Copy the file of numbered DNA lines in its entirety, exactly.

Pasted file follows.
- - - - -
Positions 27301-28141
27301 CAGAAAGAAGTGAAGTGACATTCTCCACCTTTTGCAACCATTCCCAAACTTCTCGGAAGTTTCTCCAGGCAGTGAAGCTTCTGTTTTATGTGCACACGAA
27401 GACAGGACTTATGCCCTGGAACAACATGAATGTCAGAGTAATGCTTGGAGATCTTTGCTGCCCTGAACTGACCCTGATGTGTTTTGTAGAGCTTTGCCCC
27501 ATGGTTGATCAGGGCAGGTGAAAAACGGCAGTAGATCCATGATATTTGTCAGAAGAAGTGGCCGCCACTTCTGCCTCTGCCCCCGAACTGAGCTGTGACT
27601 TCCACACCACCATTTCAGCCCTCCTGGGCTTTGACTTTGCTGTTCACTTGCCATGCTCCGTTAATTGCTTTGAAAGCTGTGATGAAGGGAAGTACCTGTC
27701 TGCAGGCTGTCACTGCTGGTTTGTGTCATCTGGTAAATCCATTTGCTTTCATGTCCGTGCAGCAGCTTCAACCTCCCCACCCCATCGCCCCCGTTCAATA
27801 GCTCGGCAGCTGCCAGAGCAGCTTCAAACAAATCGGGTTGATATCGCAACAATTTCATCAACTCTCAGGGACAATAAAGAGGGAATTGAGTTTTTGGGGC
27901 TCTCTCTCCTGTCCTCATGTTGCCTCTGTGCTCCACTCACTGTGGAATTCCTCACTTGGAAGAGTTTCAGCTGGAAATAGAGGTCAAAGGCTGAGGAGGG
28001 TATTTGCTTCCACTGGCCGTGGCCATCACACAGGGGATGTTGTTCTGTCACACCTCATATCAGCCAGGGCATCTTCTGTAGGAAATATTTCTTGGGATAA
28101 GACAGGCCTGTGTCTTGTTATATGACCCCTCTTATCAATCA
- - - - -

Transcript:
Positions 27301-28141
27301 CAGAAAGAAGTGAAGTGACATTCTCCACCTTTTGCAACCATTCCCAAACTTCTCGGAAGTTTCTCCAGGCAGTGAAGCTTCTGTTTTATGTGCACACGAA
27401 GACAGGACTTATGCCCTGGAACAACATGAATGTCAGAGTAATGCTTGGAGATCTTTGCTGCCCTGAACTGACCCTGATGTGTTTTGTAGAGCTTTGCCCC
27501 ATGGTTGATCAGGGCAGGTGAAAAACGGCAGTAGATCCATGATATTTGTCAGAAGAAGTGGCCGCCACTTCTGCCTCTGCCCCCGAACTGAGCTGTGACT
27601 TCCACACCACCATTTCAGCCCTCCTGGGCTTTGACTTTGCTGTTCACTTGCCATGCTCCGTTAATTGCTTTGAAAGCTGTGATGAAGGGAAGTACCTGTC
27701 TGCAGGCTGTCACTGCTGGTTTGTGTCATCTGGTAAATCCATTTGCTTTCATGTCCGTGCAGCAGCTTCAACCTCCCCACCCCATCGCCCCCGTTCAATA
27801 GCTCGGCAGCTGCCAGAGCAGCTTCAAACAAATCGGGTTGATATCGCAACAATTTCATCAACTCTCAGGGACAATAAAGAGGGAATTGAGTTTTTGGGGC
27901 TCTCTCTCCTGTCCTCATGTTGCCTCTGTGCTCCACTCACTGTGGAATTCCTCACTTGGAAGAGTTTCAGCTGGAAATAGAGGTCAAAGGCTGAGGAGGG
28001 TATTTGCTTCCACTGGCCGTGGCCATCACACAGGGGATGTTGTTCTGTCACACCTCATATCAGCCAGGGCATCTTCTGTAGGAAATATTTCTTGGGATAA
28101 GACAGGCCTGTGTCTTGTTATATGACCCCTCTTATCAATCA